LOS ANGELES — The Port of Los Angeles is making progress on reducing the number of empty containers dwelling on its docks, but many of its truck gate slots and much of its on-dock rail capacity are going unused, contributing to ongoing congestion, Executive Director Gene Seroka said during a virtual briefing Thursday.
The port handled 865,595 TEUs in January, a 3.6% increase YoY and its busiest January on record. But the average dwell time and total number of aging containers has dropped overall since October, Seroka said. Now, there are just over 9,400 containers waiting nine days or more on docks, a 75% drop since Oct. 25.
How much cargo has been cleared at the San Pedro Bay ports?
As of Feb. 11, for example, the ports reported 70% fewer "aging" containers than there were on Oct. 25.
Further improving cargo flow will require addressing the 55% percent of truck gate appointments and 30% of its rail capacity going unused, the executive director said.
"Unused truck gates and excess rail capacity are two key areas that we need to improve immediately," Seroka said.
Both are complicated issues that will take time to solve, stakeholders say.
Increased use of the port's truck gates is hampered by restrictions on empty container returns, chassis and driver HOS; shipper-dictated pickup times; and limited staffing and cargo availability, said Matt Schrap, CEO of the Harbor Trucking Association.
"There are many factors," Schrap said. "We're working with our members to figure out a more sensible approach to utilizing the available gate hours."
The 20-mile freight rail expressway that connects the San Pedro Bay ports with inland intermodal facilities has capacity for about 100 trains per day. But the Class-I railroads were running only about 30 trains per day on the corridor as of October, said Michael Leue, CEO of the Alameda Corridor Transportation Authority.
A lack of on-dock rail usage could be a product of downstream supply chain backups, Leue said, such as difficulty getting inventory from inland rail yards to their warehouses, many of which are full or near capacity.
"The indications are that [the problem] is getting the cargo out of those intermodal yards and into warehouses," Leue said. "There's just nowhere for it to go to get off that inland rail yard. And then that just ripples back through the whole system."
The Port of Los Angeles is also profiling ships for exports and empties as a surge of outgoing containers follows last year's holiday import rush, Seroka said. The port's promissory commitments with "sweeper" vessels, which call the port to pick up empties, have cleared about 107,000 TEUs of extra container capacity.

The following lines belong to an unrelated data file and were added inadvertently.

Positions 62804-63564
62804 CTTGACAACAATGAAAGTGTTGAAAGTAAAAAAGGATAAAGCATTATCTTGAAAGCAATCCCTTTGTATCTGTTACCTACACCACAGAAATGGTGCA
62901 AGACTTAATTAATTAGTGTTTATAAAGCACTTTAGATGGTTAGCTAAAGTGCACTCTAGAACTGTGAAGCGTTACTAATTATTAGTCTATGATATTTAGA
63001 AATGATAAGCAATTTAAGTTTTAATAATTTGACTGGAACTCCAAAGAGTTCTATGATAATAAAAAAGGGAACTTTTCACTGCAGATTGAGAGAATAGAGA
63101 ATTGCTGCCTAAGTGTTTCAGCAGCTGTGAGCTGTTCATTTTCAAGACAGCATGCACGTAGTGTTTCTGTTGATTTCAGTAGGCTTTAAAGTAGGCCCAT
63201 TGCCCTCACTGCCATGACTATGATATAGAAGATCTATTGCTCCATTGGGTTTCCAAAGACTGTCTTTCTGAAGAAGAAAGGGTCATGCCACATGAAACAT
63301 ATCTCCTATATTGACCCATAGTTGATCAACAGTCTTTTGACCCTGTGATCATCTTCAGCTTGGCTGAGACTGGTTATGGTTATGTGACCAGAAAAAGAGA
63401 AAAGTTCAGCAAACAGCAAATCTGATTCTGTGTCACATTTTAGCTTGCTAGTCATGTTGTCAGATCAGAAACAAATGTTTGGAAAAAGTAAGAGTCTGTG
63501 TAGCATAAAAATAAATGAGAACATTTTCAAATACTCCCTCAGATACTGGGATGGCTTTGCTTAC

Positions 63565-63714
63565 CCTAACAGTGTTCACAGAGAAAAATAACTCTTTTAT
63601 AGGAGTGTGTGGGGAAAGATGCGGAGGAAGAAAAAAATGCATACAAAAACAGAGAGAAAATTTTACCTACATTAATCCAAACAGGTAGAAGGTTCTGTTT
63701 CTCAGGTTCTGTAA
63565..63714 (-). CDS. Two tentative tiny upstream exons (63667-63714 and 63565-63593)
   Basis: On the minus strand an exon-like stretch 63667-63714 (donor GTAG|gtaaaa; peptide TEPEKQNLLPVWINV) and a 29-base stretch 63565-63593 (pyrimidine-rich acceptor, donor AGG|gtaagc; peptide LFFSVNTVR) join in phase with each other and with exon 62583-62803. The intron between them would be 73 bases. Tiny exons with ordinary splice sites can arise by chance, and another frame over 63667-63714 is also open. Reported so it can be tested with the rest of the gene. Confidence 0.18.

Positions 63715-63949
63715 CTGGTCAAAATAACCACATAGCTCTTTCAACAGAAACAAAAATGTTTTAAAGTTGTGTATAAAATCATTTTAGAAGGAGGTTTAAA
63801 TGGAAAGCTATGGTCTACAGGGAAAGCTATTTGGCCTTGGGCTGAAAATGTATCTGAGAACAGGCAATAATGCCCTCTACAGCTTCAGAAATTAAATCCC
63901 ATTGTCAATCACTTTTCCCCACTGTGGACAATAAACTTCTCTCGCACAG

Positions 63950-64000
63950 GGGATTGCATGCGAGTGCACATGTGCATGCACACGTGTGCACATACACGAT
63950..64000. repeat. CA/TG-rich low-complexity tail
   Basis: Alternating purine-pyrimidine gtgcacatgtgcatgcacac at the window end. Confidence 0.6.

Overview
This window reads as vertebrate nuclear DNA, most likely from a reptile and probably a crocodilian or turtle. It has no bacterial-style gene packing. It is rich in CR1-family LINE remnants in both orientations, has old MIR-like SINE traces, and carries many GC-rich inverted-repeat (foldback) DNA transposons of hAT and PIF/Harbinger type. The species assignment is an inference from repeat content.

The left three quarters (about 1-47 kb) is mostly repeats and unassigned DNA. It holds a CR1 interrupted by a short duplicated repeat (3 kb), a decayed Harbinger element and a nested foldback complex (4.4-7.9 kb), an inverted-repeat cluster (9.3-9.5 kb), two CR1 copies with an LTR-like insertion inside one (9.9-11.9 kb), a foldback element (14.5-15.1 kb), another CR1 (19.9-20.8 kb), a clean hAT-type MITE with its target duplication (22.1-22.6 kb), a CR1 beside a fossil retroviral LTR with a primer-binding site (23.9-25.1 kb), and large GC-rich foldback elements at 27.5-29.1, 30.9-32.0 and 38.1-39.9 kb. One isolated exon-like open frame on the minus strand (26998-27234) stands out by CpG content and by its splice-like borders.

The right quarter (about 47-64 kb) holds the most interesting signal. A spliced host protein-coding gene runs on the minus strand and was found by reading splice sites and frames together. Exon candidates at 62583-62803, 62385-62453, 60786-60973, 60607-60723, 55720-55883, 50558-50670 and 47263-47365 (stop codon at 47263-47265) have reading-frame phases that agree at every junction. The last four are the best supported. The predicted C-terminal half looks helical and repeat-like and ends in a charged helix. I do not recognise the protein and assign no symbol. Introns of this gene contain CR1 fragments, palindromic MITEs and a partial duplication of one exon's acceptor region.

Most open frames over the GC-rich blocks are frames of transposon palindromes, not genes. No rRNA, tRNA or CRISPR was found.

Three ocean carriers — ONE, Hapag-Lloyd and Zim — confirmed in emails to Supply Chain Dive that they had sent at least one ad-hoc sweeper vessel to San Pedro Bay for empties since late last year. Zim and CMA CGM announced incentives in December to speed the flow of loaded containers.
As the Port of Los Angeles profiles vessels for empties, it is also focusing on moving containers from near-dock facilities for work against the vessels every evening, Seroka said. He highlighted another development: a rising use of equipment interchange agreements by ocean carriers.
"Having a shipping company bring someone else's empty container back to Asia for sorting at origin ports is also helping our situation as well," Seroka said.
Labor is another ongoing supply chain challenge at the Los Angeles port and beyond. Filling the estimated 8,000 to 10,000 open jobs in California's warehouses alone will be critical, Seroka said.
ILWU dockworkers contracted more COVID-19 cases during the January spread of the omicron variant than during the entire previous year, Coast Committeeman Frank Ponce De Leon said in an email. But other parts of supply chains need to keep up with the increased cargo, too.
"If the current volume of cargo were to continue, we would require more truck drivers, available chassis, rail cars and off-dock storage facilities to temporarily hold containers until warehouses and distribution facilities have the capacity to accept them," Ponce De Leon said.
"Unloading cargo quickly has never been the problem," Ponce De Leon added. "Being able to move it off the ports in order to make room for more cargo has been the challenge."
Edwin Lopez, Sarah Zimmerman and Alejandra Salgado contributed to this article.